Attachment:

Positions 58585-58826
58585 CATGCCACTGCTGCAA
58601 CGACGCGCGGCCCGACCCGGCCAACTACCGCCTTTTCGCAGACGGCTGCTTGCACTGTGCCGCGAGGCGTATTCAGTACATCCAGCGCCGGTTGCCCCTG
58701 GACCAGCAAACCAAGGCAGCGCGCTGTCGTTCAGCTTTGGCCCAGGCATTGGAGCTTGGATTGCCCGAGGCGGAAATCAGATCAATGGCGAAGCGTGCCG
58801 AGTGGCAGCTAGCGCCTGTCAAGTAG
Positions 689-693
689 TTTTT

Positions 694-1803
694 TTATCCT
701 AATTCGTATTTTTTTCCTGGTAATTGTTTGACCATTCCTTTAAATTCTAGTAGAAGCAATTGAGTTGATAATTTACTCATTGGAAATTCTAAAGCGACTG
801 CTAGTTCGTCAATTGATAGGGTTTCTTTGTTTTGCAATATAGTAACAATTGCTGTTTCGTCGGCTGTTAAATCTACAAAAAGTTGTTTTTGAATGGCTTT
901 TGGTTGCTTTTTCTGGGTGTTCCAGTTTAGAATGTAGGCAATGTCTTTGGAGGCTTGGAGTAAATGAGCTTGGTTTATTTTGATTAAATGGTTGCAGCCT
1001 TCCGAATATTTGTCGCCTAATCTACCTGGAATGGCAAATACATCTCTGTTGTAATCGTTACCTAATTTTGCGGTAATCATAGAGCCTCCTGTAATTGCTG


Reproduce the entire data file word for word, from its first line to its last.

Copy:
Positions 58585-58826
58585 CATGCCACTGCTGCAA
58601 CGACGCGCGGCCCGACCCGGCCAACTACCGCCTTTTCGCAGACGGCTGCTTGCACTGTGCCGCGAGGCGTATTCAGTACATCCAGCGCCGGTTGCCCCTG
58701 GACCAGCAAACCAAGGCAGCGCGCTGTCGTTCAGCTTTGGCCCAGGCATTGGAGCTTGGATTGCCCGAGGCGGAAATCAGATCAATGGCGAAGCGTGCCG
58801 AGTGGCAGCTAGCGCCTGTCAAGTAG
Positions 689-693
689 TTTTT

Positions 694-1803
694 TTATCCT
701 AATTCGTATTTTTTTCCTGGTAATTGTTTGACCATTCCTTTAAATTCTAGTAGAAGCAATTGAGTTGATAATTTACTCATTGGAAATTCTAAAGCGACTG
801 CTAGTTCGTCAATTGATAGGGTTTCTTTGTTTTGCAATATAGTAACAATTGCTGTTTCGTCGGCTGTTAAATCTACAAAAAGTTGTTTTTGAATGGCTTT
901 TGGTTGCTTTTTCTGGGTGTTCCAGTTTAGAATGTAGGCAATGTCTTTGGAGGCTTGGAGTAAATGAGCTTGGTTTATTTTGATTAAATGGTTGCAGCCT
1001 TCCGAATATTTGTCGCCTAATCTACCTGGAATGGCAAATACATCTCTGTTGTAATCGTTACCTAATTTTGCGGTAATCATAGAGCCTCCTGTAATTGCTG